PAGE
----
ST: He does! My nephew showed me an interview and he was like: ‘Hum-me-dum-my-ni-num-num-be-dum’ and I was like: ‘Who punched this guy in the head a bunch of times before this interview?!’ That’s just how he sounds. He sounds like that in real life, and they just auto-tune the s**t out of it. That should hurt your stomach, because he’s on the radio more than Jill Scott is.

MS: And he got Ciara.

ST (groaning): Ugh, that bothers me so much. Bow Wow? I understand. Russell Wilson? Makes sense. Future? Really?

MS: Well, you’re right though. Music has gotten pretty terrible.

ST: It’s gotten so bad. It’s like, I wish I could go back in time and be like: ‘Yo, we need to make sure this doesn’t happen.’ Maria (Shaun’s wife) and I just had this conversation. T-Pain took auto-tune and tweaked it. He still sings the way he sounds. He just made it sound different so he would stand on the radio. Rodger and Zapp did it first. What they’re doing now is just blatantly disrespecting everything that has to do with Soul music, Rhythm and Blues. But this generation thinks these guys are singing, and they’re not. They’re like: ‘Oh Fetty Wap was so soulful when he sang!’ Really? I don’t want my kids to hear that crap. I don’t want them to think that’s what good Rhythm and Blues is. If I have to put Smokey Robinson on repeat, I’ll do that. ‘Oh, Drake is the greatest!’ Greatest what? What can Drake do better than anyone? Rock a turtleneck?

Q: What has been the shining moment so far for you in your music career?

ST: Meeting Teddy Riley; that was incredible. My lawyer, who is his lawyer, introduced us. We go to some house an hour-and-a-half away in no-man’s land, and we get there and there’s this old dude with grey dreads at the door, and he’s like: ‘How you doing young brother?’ and I’m like: ‘Oh, I’m good. Is this like, the right to passage?’ I felt like I was about to get baptized or something. He was just like: ‘Teddy’s in the back; just go to the back house.’ Now, the house doesn’t look like there’s anything special about it. There’s bars on the windows. You go to the back house, and this studio, which I want to say is like a $4 million studio, is just set up in what looks like a regular garage. I walk in, and he’s on the phone, dressed in all black just pimp status, and he’s on the phone with Kanye West and his people. He’s working on two tracks on Kanye’s newest album, and he was like: ‘Hey, just give me one second,’ and I’m like: ‘Hey, that’s Kanye West. Take your time, don’t worry about me! I’m just going to stare at all of your cool s**t!’ When he got off the phone, he was telling me that Kanye is working on this new Gospel album. Then he said: “It’s a real pleasure to meet you.’ He said it was a pleasure to meet me! It blew my mind, because he could have been like: “Alright punk, sing.’ But no. He was like: ‘Hey the pleasure is all mine, it’s so nice to meet you, I’ve heard about you,’ and so on and so forth. So, I didn’t have a lot to show him. What I had was clips of me performing. I didn’t have anything that I had written recorded; I just had the one thing. So, I showed it to him and he was like: ‘OK, do me a favor and just start writing. Send me some stuff that you wrote and sang. I want to see how you compose a song from beginning to end.’ I was like: ‘Yeah, absolutely!’ He told me about this App I could download on my Android, which is like a studio on your phone, and he told me to download it and just start writing, and I’ve been writing non-stop ever since. That was about a month ago; I’ve been writing my ass off like a madman. As soon as I finish stuff, I e-mail it to Teddy Riley. I don’t plan on switching lawyers anytime soon, so yes, I’ll be in contact.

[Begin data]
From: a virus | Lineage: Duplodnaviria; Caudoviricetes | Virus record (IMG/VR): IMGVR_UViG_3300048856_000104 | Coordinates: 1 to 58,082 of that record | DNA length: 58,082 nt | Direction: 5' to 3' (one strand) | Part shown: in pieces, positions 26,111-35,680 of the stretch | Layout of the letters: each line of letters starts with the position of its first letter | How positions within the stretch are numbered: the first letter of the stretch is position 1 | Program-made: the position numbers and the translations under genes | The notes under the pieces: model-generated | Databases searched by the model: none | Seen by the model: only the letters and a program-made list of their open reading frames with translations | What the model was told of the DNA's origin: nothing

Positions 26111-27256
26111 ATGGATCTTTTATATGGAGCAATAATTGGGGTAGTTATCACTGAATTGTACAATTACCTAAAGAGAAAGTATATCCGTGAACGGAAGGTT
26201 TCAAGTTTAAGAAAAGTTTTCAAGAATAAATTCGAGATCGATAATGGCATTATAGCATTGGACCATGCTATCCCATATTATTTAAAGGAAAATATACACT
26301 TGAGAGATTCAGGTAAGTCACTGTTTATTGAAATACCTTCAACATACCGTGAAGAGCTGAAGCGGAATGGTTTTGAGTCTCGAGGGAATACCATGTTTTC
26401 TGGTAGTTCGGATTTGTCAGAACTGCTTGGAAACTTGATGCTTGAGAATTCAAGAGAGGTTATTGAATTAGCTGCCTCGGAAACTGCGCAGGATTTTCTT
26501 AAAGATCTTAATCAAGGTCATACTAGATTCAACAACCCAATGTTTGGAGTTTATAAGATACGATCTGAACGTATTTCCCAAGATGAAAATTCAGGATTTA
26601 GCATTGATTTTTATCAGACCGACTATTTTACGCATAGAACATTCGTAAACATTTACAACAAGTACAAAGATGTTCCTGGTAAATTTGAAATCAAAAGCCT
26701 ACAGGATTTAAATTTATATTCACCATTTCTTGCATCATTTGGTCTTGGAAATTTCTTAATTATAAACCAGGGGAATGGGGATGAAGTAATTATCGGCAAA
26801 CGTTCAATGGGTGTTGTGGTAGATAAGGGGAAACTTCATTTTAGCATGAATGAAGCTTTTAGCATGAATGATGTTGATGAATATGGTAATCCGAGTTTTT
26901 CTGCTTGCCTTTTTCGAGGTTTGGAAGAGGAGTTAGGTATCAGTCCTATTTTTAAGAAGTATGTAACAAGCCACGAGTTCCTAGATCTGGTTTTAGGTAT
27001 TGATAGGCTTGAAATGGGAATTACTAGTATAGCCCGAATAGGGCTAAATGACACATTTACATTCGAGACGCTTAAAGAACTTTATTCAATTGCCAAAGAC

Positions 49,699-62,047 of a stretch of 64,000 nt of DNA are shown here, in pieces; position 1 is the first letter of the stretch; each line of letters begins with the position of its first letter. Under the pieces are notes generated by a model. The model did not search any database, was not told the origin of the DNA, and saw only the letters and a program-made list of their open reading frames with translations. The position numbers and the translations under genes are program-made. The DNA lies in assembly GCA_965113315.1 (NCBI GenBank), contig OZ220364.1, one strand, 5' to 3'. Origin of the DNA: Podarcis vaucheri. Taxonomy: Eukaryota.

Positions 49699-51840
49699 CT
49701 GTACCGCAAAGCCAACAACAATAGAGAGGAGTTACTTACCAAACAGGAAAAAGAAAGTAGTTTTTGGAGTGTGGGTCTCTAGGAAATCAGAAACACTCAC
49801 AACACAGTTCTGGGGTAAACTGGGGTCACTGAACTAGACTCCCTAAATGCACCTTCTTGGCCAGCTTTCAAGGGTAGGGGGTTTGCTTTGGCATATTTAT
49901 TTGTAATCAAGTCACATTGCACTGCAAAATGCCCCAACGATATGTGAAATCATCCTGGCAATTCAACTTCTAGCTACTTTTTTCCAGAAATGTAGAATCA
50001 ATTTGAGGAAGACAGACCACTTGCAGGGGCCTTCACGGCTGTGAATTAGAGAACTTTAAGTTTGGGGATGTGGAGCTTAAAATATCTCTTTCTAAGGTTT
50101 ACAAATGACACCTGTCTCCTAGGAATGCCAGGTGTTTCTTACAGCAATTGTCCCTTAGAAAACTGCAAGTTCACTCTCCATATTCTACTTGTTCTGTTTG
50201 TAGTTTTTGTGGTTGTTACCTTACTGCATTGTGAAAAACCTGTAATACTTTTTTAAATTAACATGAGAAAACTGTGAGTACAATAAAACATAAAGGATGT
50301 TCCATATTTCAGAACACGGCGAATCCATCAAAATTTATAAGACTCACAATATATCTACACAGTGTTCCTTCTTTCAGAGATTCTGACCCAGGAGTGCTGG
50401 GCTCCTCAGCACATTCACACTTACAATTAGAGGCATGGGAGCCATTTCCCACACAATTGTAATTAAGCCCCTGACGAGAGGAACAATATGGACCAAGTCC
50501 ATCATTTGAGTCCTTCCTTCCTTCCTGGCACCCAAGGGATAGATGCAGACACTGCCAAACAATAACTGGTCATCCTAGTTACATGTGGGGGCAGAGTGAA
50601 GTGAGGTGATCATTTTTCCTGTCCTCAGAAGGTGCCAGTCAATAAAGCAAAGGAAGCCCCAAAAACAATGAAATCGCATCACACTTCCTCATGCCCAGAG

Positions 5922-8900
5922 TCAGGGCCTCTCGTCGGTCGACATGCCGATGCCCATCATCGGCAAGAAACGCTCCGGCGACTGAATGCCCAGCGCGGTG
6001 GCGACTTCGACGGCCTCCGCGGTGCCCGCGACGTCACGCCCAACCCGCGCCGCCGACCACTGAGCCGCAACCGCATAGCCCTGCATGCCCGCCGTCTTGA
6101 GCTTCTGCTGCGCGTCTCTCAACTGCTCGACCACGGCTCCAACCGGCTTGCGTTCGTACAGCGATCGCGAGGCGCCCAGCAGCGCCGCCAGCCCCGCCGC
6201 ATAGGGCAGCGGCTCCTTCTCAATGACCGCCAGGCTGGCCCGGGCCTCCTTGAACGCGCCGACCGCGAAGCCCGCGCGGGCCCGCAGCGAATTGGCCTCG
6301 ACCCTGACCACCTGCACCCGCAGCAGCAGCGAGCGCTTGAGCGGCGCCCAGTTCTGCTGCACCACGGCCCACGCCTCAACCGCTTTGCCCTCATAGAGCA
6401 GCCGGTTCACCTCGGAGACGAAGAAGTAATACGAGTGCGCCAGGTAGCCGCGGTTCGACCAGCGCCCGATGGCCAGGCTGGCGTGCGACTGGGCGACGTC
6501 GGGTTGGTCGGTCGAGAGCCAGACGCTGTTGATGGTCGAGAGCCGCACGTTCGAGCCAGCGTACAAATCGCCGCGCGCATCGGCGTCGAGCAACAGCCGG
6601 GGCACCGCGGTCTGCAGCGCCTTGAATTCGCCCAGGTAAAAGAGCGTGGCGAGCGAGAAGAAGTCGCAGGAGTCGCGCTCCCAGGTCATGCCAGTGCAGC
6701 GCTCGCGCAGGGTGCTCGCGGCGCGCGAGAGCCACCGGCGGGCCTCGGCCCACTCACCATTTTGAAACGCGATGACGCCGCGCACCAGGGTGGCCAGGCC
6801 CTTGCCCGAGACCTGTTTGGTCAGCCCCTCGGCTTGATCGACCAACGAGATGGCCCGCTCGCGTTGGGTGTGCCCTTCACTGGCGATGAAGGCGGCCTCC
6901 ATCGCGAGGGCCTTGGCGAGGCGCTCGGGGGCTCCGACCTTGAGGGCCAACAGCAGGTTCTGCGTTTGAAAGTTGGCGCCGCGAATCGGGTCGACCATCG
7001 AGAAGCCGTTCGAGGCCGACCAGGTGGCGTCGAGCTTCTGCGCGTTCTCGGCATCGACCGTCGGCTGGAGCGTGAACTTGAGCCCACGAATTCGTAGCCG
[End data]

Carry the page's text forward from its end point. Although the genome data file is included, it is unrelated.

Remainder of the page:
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Q: I’ve always noticed how loyal of a following you have. Who would you say is one of your biggest supporters?

ST: Nikki Bonomo. I used to work at Rockin’ Taco across the street, and that’s the first piano bar I started singing in. I’d sing maybe one song a week. Nobody really knew I could get down. When I moved to Piano Piano, she followed one of the bartenders over there, and I want to say one of the first times she saw me perform a song from beginning to end, she was hooked. She became, — next to my wife and kids — my number one fan. If I ever did a show and nobody showed up, she would be there. I’ve done a show for four people before, and she was one of them. She brought the other three people with her; she’s the ultimate. She’s the nicest person I’ve ever met. She’s much more giving than anyone should ever be, ever. She truly honestly appreciates and adores my music and how I perform. She’s been there for a lot of ideas I’ve had onstage. In fact, we did the first ever ‘text show,’ because she texted me and asked me to perform a specific song. I figured half the people at my shows are loyal fans who have my number, so I told them if they have a request, text it and we’ll do it in the order it was received. It was a great show for the 50 people that were there, but if she wasn’t there, I would have never done it. As far as support goes, she’s one of my favorite people ever. Besides my daughter of course, who loves everything I sing. She better!

Q: Who would be your dream band if it could be anyone in the world?

ST: Oh, crap. OK; I’d have Questlove on drums. I’d have Prince playing any guitar he wants because he’s Prince. I would have Bootsy Collins playing bass, and Stevie Wonder playing keys. That would be the ultimate band. Then Jill Scott, Erykah Badu, and Lauren Hill can be my backup singers. (Laughing) I need three! If that happened, I feel like I’d die onstage. If I could put that band together, I’d die that night. I’d be like: ‘Yeah, I had a good run! It was worth it!’

Q: When can we expect your album?

ST: Sometime this summer, for sure. I already have like four venues lined up and ready for it. I’d play it around Fullerton for a while before I take it to the House of Blues or something like that to test it out with the crowd.